All eyes in the United Kingdom are turning today to Scotland and its fateful parliamentary elections scheduled for Thursday. The issue of separation from the British crown tops the agenda of the election campaign led by the Scottish National Party led by Nicola Sturgeon, which promised to go ahead with steps to organize a new referendum for secession.
Sturgeon relies on her ambition to organize a new referendum on a number of factors, the first of which is the expectation that her party will win the absolute majority in Parliament, then the state of popular anger at the results of Brexit (leaving the European Union), because the majority of Scots voted against Brexit, so there is a resident feeling that they have London I decided to withdraw against their will.
Who will win the elections?
Most opinion polls agree that the Scottish National Party (SNP) will lead the current elections, but they differ in the number of seats it will win.
A survey conducted by the “Financial Times” newspaper expects that the party will achieve better results than the results of the 2016 elections, which means close to achieving an absolute majority and winning about 69 seats out of the 129 complex seats in Parliament.
On the other hand, the latest opinion poll conducted by the Opinium Foundation in partnership with the British “Sky” network showed that the Scottish National Party would win the elections by only 51%, which is an uncomfortable rate for the party if it wants to enter the battle of organizing a referendum. A new separation, and according to the same poll, the Conservative Party will come in second place by 23%, then the Labor Party third by 19%, and the two parties are both opposing the organization of any new referendum on secession.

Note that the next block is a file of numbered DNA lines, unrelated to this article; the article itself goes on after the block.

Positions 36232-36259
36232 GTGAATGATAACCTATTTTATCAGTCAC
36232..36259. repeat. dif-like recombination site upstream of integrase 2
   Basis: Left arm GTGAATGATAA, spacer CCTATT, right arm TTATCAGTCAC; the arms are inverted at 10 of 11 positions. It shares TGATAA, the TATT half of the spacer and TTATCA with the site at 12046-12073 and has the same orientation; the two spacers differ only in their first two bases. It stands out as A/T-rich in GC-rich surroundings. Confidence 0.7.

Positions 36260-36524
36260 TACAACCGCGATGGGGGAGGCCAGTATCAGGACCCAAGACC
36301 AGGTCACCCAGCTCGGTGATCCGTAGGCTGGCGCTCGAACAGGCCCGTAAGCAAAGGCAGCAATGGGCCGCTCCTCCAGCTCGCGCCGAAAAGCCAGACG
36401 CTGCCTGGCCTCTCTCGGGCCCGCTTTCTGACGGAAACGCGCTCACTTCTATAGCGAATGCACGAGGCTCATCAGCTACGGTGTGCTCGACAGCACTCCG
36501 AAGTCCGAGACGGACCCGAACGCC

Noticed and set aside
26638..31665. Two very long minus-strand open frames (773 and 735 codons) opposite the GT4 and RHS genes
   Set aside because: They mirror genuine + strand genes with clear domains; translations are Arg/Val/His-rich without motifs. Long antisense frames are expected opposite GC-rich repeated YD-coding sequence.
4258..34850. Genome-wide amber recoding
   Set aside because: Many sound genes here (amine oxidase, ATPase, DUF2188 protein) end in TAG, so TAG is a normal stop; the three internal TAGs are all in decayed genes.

Who holds the separation project?
Nicola Sturgeon relied heavily on her political fate by organizing a new referendum for secession, after the 2014 referendum in which the majority of Scots voted to remain in the United Kingdom, and in her election program for the year 2019 and for the current elections, and Sturgeon promised to apply to the British government in London to organize a new referendum.
This unbridled ambition of Sturgeon, who wants to immortalize her name as the first to succeed in bringing independence to her country, collides with a thick wall named Boris Johnson, and the British Prime Minister deals with this file with great caution, and has previously confirmed that any referendum is only held once in every generation.
Although Sturgeon had previously stated that Johnson had promised her to reconsider the issue if she succeeded in winning an absolute majority in Parliament, sources close to Johnson denied the issue, and by following Johnson’s path, the man is working to strengthen national sentiment in the kingdom, not to dismantle it.
What is Sturgeon’s plan to organize a new referendum?
Last March, the Scottish government presented a bill to organize a referendum on secession, which, if passed, would become a law allowing the organization of the referendum, but without having any mandatory and procedural character, given that the approval of the referendum remains exclusive to the British Parliament in London, which Known to have an absolute majority of conservatives.